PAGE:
This document is intended to act as a baseline source material for risk assessments which can be used in Environmental Assessments and Environmental Impact Statements. The current Radioactive Liquid Waste Treatment Facility (RLWTF) does not meet current General Design Criteria for Non-reactor Nuclear Facilities and could be shut down affecting several DOE programs. This Biological Information Document summarizes various biological studies that have been conducted in the vicinity of new Proposed RLWTF site and an Alternative site. The Proposed site is located on Mesita del Buey, a mess top, and the Alternative site is located in Mortandad Canyon. The Proposed Site is devoid of overstory species due to previous disturbance and is dominated by a mixture of grasses, forbs, and scattered low-growing shrubs. Vegetation immediately adjacent to the site is a pinyon-juniper woodland. The Mortandad canyon bottom overstory is dominated by ponderosa pine, willow, and rush. The south-facing slope was dominated by ponderosa pine, mountain mahogany, oak, and muhly. The north-facing slope is dominated by Douglas fir, ponderosa pine, and oak. Studies on wildlife species are limited in the vicinity of the proposed project and further studies will be necessary to accurately identify wildlife populations and to what extent they utilize the project area. Some information is provided on invertebrates, amphibians and reptiles, and small mammals. Additional species information from other nearby locations is discussed in detail. Habitat requirements exist in the project area for one federally threatened wildlife species, the peregrine falcon, and one federal candidate species, the spotted bat. However, based on surveys outside of the project area but in similar habitats, these species are not expected to occur in either the Proposed or Alternative RLWTF sites. Habitat Evaluation Procedures were used to evaluate ecological functioning in the project area.

  11. Rituximab treatment in primary angiitis of the central nervous system.

    Science.gov (United States)

    Patel, Shreeya; Ross, Laura; Oon, Shereen; Nikpour, Mandana

    2018-06-01

    Primary angiitis of the central nervous system (PACNS) is a rare autoimmune vasculitis affecting the brain and spinal cord. Treatment with biological agents has revolutionised the treatment of many rheumatic conditions but there is scant literature regarding the use of biological agents in PACNS. We present three cases of PACNS treated with rituximab, including two cases of relapsed disease, and a literature review suggesting a role for rituximab in this condition. © 2018 Royal Australasian College of Physicians.

  12. Tracing organizing principles: Learning from the history of systems biology

    DEFF Research Database (Denmark)

    Green, Sara; Wolkenhauer, Olaf

    2014-01-01

    on this historical background in order to increase the understanding of the motivation behind the search for general principles and to clarify different epistemic aims within systems biology. We pinpoint key aspects of earlier approaches that also underlie the current practice. These are i) the focus on relational......With the emergence of systems biology, the identification of organizing principles is being highlighted as a key research aim. Researchers attempt to “reverse engineer” the functional organization of biological systems using methodologies from mathematics, engineering and computer science while...... taking advantage of data produced by new experimental techniques. While systems biology is a relatively new approach, the quest for general principles of biological organization dates back to systems theoretic approaches in early and mid-twentieth century. The aim of this paper is to draw...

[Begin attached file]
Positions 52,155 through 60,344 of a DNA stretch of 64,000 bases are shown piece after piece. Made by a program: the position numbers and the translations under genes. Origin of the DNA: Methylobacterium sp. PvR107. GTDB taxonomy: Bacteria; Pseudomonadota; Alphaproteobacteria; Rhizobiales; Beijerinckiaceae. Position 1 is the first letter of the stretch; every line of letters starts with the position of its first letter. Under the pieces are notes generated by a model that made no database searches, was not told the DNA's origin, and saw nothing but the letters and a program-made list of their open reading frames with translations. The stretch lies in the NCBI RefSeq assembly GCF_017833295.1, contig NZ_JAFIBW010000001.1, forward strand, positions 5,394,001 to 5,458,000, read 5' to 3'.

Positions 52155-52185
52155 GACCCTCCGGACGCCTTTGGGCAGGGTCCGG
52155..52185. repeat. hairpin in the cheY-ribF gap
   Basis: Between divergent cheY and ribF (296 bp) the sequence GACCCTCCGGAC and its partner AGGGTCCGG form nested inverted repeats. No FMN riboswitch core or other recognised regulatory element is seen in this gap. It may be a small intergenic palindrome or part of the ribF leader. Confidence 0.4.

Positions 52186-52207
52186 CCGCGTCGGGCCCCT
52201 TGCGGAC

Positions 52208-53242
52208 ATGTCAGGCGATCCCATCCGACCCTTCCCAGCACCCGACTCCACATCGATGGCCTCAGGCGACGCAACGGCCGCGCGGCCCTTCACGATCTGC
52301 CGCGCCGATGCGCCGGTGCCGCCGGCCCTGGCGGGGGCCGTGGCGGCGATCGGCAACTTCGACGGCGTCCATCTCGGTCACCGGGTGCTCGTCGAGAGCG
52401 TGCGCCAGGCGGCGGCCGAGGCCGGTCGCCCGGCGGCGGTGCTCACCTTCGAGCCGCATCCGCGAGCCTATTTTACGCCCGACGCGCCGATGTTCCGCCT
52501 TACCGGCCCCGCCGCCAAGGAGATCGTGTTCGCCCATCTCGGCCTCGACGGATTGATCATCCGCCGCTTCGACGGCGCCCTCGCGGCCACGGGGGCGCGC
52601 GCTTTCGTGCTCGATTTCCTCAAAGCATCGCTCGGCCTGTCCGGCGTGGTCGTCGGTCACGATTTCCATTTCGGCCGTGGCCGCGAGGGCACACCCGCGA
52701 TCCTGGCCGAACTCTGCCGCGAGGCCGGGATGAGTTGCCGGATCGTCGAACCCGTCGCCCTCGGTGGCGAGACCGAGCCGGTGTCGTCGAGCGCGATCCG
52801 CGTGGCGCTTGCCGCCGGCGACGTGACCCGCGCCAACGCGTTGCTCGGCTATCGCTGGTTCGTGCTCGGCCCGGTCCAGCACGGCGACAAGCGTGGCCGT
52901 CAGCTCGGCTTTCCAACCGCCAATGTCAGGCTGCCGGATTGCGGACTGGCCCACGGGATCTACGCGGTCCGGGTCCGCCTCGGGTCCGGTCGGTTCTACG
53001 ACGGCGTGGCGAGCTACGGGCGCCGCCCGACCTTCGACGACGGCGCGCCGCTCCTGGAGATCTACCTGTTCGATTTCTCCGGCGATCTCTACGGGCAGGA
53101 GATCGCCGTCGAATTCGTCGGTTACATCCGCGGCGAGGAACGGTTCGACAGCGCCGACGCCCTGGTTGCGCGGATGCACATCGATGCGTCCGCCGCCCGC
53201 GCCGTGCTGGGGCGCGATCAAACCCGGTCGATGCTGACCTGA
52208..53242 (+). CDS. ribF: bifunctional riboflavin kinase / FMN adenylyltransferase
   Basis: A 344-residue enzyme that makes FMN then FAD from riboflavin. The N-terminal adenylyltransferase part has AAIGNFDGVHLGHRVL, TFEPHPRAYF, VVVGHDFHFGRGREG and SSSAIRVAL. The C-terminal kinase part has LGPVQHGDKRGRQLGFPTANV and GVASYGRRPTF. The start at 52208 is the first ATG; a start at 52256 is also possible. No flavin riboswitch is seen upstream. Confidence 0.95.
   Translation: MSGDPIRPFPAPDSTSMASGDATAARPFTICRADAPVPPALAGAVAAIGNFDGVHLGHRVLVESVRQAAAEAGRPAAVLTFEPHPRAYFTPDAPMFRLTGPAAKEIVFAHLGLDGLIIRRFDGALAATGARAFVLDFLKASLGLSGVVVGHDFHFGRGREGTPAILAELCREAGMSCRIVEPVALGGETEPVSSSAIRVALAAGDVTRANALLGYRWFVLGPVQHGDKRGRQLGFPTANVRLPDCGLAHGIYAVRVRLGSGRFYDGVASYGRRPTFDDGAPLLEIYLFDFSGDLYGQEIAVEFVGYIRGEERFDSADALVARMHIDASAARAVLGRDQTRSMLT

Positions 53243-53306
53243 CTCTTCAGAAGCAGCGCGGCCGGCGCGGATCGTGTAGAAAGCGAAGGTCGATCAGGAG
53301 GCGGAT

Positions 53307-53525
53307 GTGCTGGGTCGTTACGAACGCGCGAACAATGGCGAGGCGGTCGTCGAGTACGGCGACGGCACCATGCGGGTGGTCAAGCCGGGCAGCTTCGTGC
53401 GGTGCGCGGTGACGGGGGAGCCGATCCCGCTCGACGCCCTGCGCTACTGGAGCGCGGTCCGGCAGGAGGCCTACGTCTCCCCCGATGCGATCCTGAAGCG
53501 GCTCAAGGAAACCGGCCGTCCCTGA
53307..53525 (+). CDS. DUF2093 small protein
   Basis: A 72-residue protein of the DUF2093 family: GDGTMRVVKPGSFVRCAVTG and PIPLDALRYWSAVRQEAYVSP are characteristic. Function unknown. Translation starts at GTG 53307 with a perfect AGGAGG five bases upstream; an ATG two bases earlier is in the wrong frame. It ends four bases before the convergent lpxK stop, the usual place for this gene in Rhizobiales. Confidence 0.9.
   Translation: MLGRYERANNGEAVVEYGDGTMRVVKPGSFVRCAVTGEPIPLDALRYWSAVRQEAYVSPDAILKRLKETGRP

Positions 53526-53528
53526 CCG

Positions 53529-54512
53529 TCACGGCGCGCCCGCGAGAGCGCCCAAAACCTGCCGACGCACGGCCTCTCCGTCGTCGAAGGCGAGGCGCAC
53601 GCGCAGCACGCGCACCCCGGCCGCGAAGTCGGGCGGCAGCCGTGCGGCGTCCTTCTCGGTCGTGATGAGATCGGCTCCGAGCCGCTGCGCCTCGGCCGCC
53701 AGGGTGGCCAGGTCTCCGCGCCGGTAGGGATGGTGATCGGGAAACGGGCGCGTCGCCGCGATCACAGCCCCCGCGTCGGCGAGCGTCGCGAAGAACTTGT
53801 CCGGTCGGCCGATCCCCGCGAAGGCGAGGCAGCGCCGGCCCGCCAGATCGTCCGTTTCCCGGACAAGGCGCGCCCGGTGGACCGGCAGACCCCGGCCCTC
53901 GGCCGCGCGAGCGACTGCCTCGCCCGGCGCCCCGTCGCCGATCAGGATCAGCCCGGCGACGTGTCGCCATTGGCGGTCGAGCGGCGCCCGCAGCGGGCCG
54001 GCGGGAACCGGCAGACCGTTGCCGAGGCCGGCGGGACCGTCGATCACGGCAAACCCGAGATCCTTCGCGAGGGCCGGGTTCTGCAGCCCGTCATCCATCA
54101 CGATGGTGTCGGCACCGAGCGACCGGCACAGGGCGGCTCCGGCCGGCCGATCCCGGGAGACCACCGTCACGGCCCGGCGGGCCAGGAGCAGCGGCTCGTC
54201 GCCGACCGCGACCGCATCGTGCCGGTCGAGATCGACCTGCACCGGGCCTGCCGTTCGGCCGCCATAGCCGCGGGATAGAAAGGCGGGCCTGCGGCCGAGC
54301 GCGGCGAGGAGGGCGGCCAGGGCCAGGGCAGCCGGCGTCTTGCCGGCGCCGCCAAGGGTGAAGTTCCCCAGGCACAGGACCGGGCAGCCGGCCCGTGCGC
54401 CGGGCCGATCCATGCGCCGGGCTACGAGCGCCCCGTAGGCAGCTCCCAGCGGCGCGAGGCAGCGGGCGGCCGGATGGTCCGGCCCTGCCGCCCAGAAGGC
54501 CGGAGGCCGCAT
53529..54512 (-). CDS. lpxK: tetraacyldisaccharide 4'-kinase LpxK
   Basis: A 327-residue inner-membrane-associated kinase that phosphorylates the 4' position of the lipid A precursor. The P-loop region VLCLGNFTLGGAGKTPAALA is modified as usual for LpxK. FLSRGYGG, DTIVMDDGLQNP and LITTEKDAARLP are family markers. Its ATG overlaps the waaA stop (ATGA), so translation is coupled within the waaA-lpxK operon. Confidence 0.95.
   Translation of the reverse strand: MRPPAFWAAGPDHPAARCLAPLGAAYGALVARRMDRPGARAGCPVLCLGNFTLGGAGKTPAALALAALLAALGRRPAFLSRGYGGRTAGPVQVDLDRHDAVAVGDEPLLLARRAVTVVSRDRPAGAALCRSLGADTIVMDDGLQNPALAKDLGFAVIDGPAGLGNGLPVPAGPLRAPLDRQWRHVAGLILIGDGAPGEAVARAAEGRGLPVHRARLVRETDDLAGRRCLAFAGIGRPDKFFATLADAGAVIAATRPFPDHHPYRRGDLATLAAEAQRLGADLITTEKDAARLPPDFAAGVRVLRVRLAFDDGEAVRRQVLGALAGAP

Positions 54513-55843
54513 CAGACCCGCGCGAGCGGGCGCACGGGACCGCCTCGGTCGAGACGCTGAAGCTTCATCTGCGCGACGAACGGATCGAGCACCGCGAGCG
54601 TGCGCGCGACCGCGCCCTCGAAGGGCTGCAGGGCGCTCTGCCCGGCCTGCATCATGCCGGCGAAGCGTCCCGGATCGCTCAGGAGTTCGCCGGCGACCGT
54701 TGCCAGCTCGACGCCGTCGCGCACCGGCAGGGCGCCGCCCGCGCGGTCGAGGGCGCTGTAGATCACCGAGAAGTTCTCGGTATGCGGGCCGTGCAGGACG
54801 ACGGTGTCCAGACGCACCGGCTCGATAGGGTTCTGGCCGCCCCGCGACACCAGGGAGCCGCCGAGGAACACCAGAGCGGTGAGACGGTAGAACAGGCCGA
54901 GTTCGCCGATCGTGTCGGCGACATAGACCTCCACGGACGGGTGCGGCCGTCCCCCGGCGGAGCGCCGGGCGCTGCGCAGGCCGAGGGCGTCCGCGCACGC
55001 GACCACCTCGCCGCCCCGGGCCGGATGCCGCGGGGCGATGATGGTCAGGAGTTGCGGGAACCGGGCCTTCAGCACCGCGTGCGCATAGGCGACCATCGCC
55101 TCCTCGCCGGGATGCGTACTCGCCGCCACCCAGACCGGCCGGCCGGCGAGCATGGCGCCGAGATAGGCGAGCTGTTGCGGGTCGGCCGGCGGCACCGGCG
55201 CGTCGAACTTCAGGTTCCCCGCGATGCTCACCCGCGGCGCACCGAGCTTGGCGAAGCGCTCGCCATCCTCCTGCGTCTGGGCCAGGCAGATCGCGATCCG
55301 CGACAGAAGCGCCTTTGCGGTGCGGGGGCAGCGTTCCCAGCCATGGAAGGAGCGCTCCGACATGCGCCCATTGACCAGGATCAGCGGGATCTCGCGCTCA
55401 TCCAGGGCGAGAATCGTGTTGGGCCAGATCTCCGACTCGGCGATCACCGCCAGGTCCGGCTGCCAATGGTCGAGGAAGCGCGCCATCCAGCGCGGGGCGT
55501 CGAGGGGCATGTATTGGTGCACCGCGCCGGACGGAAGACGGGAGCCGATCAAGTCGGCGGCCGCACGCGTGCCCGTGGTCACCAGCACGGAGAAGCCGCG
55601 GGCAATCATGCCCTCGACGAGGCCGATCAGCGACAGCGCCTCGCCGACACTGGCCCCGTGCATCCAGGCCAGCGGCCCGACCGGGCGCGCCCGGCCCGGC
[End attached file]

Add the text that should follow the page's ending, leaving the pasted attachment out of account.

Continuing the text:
13. Network biology: Describing biological systems by complex networks. Comment on "Network science of biological systems at different scales: A review" by M. Gosak et al.

    Science.gov (United States)

    Jalili, Mahdi

    2018-03-01

    I enjoyed reading Gosak et al. review on analysing biological systems from network science perspective [1]. Network science, first started within Physics community, is now a mature multidisciplinary field of science with many applications ranging from Ecology to biology, medicine, social sciences, engineering and computer science. Gosak et al. discussed how biological systems can be modelled and described by complex network theory which is an important application of network science. Although there has been considerable progress in network biology over the past two decades, this is just the beginning and network science has a great deal to offer to biology and medical sciences.

  14. Use of microalgae of Chlorophyta division in the biological treatment of acid drains of coal mines

    Directory of Open Access Journals (Sweden)

    Darkys Devia Torres

    2017-07-01

    Full Text Available The environmental impact caused by coal mining wastewater is significant due to the pollution load, usually represented in high concentrations of suspended solids, metals (mainly iron and other trace elements and low pH values. The aim of this study was to evaluate the efficiency of a biological treatment system using microalgae belonging to the Chlorophyta division, for the removal of contaminants from the wastewater from a mine owned by Coal North Energy S.A.S. At the end of treatment, it was possible to remove up to 66.67% of total iron, 46.67% for chloride and 95.1% for Chemical Oxigen Demand.

  15. Advanced wastewater treatment system (SEADS)

    International Nuclear Information System (INIS)

    Dunn, J.

    2002-01-01